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Saturday, August 26, 2006

Blob, blob, blob....

For decades (gosh, I am actually old enough to say that) I have been fascinated by the work and ideas of Hannah Arendt. The fascination extended to wanting to honor her brilliance in some way, and I came close when putting the name "Hannah" forward when my wife and I were considering names for our first child in 1970 (the first name was to start with an "H", and we named her Heather instead, following the fad of the day I'm afraid; but what really undermined my effort was a wise crack I made about about a possible middle name -- Lulu)....

Over the years I have made an effort to read just about everything Arendt wrote, and her influence on my thinking shows through most clearly in some recent publications (e.g., here). I've also collected a number of books about Arendt, hoping that someday I will actually get around to reading them and learning more about her life and ideas.

So I was a bit panicked when I saw that several of those books had been damaged in the Mother's Day flood that hit the Boston and Northshore areas. It looks like at least two are in good enough shape to read -- although each time I open them I think the binding will fall off.

Pitkin, Hanna Fenichel. 1998. THE ATTACK OF THE BLOB: HANNAH ARENDT'S CONCEPT OF THE SOCIAL. Chicago: University of Chicago Press. Despite the title of the book (which probably gets it some shelf space along side those "Philosophy According to Seinfeld" -- or is that the Simpsons - books), Pitkin is a first rate theorist in her own right, and here she scrutinizes Arendt's view of modern society -- or, more directly, her concern about the dominance of the "social" which is preempting political life. The reference to The Blob, of course, was metaphorical as Arendt saw the "social" swallowing all political life in its path.... (I somehow can imagine Arendt going to the movies in the 1950s to see the flick that turned out to be Steve McQueen's debut...)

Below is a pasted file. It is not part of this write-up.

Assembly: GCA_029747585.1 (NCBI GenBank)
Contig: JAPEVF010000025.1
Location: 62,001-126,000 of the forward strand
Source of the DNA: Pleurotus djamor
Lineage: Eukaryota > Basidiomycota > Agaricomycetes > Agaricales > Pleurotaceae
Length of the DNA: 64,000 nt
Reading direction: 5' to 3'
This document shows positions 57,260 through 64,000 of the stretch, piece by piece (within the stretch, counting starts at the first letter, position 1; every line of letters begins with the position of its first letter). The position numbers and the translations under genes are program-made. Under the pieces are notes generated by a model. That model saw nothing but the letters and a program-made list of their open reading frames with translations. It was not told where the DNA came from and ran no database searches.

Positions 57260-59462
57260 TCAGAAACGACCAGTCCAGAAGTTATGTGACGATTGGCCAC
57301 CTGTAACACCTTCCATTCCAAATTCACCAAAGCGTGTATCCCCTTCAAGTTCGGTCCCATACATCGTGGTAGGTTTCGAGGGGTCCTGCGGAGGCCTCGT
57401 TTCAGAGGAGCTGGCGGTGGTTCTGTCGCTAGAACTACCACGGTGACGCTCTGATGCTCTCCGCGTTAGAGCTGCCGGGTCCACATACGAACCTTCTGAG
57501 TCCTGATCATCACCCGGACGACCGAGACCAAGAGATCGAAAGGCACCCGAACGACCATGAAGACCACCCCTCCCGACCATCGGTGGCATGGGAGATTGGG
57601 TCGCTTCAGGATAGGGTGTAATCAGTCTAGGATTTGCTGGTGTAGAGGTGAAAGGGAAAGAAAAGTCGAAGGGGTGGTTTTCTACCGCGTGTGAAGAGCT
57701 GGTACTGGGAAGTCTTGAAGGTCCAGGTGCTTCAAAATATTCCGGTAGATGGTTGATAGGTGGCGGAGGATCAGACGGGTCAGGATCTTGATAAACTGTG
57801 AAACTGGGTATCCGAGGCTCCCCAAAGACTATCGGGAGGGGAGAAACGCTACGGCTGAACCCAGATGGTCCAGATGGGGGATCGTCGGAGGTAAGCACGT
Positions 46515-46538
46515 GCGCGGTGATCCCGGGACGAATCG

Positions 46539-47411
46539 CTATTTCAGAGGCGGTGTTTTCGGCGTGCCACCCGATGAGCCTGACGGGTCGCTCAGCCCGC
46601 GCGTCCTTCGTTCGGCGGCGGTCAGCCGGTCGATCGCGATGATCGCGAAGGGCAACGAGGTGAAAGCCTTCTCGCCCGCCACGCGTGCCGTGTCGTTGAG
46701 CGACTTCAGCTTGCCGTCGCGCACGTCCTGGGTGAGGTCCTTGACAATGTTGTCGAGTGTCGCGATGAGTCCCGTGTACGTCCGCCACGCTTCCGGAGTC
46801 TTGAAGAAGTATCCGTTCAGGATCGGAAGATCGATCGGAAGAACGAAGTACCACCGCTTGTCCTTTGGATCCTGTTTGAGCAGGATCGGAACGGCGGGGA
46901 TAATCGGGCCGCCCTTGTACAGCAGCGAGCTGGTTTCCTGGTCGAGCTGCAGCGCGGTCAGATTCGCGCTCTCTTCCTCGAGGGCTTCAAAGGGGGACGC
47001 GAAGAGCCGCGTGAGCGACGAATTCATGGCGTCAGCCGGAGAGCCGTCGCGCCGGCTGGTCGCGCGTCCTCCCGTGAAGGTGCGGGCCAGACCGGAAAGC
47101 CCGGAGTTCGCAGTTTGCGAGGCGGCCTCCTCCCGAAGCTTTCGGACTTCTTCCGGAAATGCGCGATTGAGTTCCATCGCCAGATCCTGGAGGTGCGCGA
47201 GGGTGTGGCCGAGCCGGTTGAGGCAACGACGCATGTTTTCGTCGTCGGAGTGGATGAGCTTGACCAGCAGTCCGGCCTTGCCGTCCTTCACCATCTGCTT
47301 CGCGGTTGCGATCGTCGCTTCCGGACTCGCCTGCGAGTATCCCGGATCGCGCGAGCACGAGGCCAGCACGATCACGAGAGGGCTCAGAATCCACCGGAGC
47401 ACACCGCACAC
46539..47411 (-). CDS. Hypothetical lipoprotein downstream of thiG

Young-Bruehl, Elisabeth. 1982. HANNAH ARENDT: FOR LOVE OF THE WORLD. New Haven, CT: Yale University Press. This is a substantial volume that I have cracked several times, but have yet to make progress with. It is, of course, a biography of Arendt and focuses on her circle of friends and their influence on her work. I find it interesting that she was so dependent on her strong social relationships to keep her political tracts coming out. It seems that the blob can do good as well as evil....

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